Penn State's defense was miles ahead of the offense in 2014. For most the season, at least.
The Nittany Lions did give up 34 points to Michigan State in their final Big Ten game, and 30 points to Boston College in a Pinstripe Bowl victory. Those are impressive accomplishments against a Penn State defense that finished the season second nationally in total defense, third in rushing defense and seventh in scoring defense.
Seven members of that defense return, including first-team all-Big Ten defensive tackle Anthony Zettel. He had 17 tackles for a loss and three interceptions in 2014. The other tackle, Austin Johnson, is also back. So defense should not be an issue in Happy Valley. The offense is another story.
Quarterback Christian Hackenberg returns for his junior year, hoping for more time to use his gifted arm to find potent receivers like DaeSean Hamilton. The offensive line was a major issue last season, and continues to be heading into 2015.
The Nittany Lions weren't better than 7-6 overall and 2-6 in the East Division because of the offense. Penn State was last in the Big Ten in scoring offense (20.6 points) and rushing offense (101.9 yards) and 13th in total offense (335.3). That was crucial in a season when eight of the Nittany Lions' 13 games were decided by one possession.
Hackenberg's 229 passing-yards-per-game ranked third best in the Big Ten, but he was just 10th in pass efficiency at 109.4. He also threw a Big Ten-high 15 interceptions. And a lot of times, he was running for his life instead of setting his feet and using his passing skills.
The offensive line allowed 44 sacks last season, which tied for the third most nationally among FBS programs. Three of four starters return from that maligned offensive line — center Angelo Mangiro, guard Brian Gaia and tackle Andrew Nelson. That line allowed five sacks in the spring game.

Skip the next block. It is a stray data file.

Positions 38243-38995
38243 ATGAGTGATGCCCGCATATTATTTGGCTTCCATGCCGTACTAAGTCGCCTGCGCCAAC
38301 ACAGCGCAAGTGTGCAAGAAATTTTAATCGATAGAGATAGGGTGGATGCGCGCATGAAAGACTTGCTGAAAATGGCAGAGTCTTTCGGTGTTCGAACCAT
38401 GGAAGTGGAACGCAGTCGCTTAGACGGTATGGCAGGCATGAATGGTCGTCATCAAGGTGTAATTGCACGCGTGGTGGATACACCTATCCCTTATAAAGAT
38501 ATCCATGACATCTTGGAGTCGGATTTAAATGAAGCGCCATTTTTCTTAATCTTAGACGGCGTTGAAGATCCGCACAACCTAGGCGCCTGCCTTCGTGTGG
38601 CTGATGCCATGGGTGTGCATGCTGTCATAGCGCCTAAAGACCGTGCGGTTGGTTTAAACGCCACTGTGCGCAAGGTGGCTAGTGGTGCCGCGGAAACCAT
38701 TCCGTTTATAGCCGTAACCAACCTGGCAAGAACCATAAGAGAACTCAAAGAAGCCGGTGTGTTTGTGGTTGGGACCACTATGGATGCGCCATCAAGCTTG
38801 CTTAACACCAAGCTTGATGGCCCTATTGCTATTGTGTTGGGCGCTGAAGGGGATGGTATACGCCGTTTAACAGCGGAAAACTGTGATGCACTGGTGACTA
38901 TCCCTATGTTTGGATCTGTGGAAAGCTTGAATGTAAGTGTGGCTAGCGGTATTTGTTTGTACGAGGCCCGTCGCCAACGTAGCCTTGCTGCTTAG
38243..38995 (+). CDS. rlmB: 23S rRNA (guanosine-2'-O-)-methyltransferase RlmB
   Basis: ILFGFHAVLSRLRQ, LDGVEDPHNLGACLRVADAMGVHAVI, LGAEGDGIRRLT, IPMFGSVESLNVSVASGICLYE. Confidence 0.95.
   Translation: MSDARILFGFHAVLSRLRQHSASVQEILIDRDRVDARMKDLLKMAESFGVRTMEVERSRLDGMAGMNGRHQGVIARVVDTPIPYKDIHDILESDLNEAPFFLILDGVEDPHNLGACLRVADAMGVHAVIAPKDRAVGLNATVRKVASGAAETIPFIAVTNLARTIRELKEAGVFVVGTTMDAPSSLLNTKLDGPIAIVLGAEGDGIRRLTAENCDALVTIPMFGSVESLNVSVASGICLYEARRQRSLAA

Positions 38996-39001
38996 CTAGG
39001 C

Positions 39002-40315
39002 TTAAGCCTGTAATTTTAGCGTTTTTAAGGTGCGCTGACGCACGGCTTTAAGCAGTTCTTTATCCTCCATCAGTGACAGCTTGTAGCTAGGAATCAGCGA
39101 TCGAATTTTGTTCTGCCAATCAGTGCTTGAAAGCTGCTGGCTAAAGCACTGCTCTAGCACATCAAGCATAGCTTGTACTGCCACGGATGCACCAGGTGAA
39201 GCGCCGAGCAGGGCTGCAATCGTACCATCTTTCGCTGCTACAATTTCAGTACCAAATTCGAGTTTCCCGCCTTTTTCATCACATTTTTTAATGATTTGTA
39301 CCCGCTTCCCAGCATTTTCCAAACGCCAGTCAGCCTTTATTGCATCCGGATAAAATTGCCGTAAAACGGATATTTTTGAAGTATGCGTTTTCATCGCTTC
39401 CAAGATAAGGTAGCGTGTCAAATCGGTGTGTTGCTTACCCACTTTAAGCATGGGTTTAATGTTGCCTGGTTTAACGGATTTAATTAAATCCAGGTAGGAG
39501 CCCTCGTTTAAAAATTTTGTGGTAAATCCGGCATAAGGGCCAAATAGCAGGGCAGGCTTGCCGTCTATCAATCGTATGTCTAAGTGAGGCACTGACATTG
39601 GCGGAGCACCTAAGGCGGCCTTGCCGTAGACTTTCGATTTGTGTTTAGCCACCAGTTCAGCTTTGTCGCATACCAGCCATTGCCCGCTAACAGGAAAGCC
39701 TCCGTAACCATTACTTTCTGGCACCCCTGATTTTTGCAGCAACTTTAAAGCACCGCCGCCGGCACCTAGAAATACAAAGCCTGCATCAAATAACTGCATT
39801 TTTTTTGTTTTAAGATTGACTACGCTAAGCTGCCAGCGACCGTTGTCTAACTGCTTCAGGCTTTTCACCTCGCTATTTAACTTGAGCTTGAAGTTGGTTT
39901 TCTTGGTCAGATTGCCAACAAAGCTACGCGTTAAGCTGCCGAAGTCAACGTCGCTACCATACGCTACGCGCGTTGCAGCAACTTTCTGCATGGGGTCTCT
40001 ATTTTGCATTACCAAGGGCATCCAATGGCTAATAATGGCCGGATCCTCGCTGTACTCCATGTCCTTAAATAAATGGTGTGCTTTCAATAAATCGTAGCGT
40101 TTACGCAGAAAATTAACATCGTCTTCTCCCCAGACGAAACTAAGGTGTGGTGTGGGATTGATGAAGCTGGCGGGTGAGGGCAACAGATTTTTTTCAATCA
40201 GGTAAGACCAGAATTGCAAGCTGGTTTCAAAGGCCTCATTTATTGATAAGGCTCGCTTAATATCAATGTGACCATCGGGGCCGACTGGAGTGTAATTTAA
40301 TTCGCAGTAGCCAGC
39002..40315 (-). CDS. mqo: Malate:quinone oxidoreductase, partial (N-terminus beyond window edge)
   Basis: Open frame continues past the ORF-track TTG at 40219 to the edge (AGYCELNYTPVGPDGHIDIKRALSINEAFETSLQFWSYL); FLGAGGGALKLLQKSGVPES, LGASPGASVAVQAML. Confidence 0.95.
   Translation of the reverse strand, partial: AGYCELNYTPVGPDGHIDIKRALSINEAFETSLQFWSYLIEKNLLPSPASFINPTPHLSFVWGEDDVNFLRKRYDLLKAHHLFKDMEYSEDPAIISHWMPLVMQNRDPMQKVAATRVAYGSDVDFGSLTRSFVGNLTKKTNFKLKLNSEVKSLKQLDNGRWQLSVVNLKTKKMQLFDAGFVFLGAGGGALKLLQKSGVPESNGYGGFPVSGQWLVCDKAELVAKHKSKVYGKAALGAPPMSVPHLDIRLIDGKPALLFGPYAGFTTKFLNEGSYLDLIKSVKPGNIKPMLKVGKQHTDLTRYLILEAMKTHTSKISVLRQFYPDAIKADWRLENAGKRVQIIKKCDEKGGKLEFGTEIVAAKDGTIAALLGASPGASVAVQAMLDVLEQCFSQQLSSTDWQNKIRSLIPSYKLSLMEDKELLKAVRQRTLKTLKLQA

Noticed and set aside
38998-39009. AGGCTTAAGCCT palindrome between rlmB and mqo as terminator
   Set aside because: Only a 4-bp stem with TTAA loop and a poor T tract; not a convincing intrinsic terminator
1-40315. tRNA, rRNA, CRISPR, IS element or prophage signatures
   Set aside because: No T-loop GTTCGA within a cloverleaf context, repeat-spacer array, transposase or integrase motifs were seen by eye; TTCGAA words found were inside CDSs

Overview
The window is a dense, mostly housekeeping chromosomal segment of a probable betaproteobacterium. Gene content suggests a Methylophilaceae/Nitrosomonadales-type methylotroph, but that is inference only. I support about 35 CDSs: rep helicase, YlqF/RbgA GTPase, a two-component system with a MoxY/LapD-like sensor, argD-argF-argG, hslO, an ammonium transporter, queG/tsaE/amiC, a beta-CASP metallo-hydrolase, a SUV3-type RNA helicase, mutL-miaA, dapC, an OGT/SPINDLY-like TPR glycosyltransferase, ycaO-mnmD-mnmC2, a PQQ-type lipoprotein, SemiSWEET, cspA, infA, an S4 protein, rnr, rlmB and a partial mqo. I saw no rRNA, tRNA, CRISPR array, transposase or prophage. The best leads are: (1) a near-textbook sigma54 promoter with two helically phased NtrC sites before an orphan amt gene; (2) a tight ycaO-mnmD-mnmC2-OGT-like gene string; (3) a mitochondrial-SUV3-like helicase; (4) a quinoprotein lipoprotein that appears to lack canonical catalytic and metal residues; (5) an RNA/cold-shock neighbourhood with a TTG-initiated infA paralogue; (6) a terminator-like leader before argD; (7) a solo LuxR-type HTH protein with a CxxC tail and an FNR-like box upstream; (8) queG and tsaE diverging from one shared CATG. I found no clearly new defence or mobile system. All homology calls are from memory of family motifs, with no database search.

"We're way ahead of where we were at this point last year," coach James Franklin said. "It wasn't going to be like we were going to be able to flip a switch, and it's going to change overnight."
Their development will be key in Penn State returning to its running ways. Junior running back Akeel Lynch is expected to be the leading weapon on the ground. He finished with a team-best 678 yards rushing last season even though he started just two games.
Still to be settled
Hackenberg was not consistent as a sophomore, but guys like Hamilton will give him an opportunity to take advantage of his passing touch. Hamilton's 82 catches last season as a redshirt freshman were the most of any Big Ten player. He accounted for 899 yards and two touchdowns. Geno Lewis (55 catches, 751 yards, 2 TDs) is another threat.
Tight end looks to be another position of strength, with Kyle Carter, Mike Gesicki and Brent Wilkerson all experienced players. Adam Breneman, who missed the entire 2014 season to injury, is also back.
Penn State also needs to find a placekicker to replace second-team all-Big Ten selection Sam Ficken, who made 24 of 29 field goals last season.
The defense should be a tough customer for Penn State opponents this season ... especially if the offense can avoid too many three-and-outs (Penn State had 42 of those last season). If that happens, it means the offensive line has taken a step forward. If it doesn't, and Hackenberg is running for his life back there, this could be an average season despite the defense and an uber-talented QB.
AROUND THE BIG TEN
In advance of the conference's media days July 30-31, Hawk Central is examining the prospects of each program in the league. Find the stories first at HawkCentral.com.
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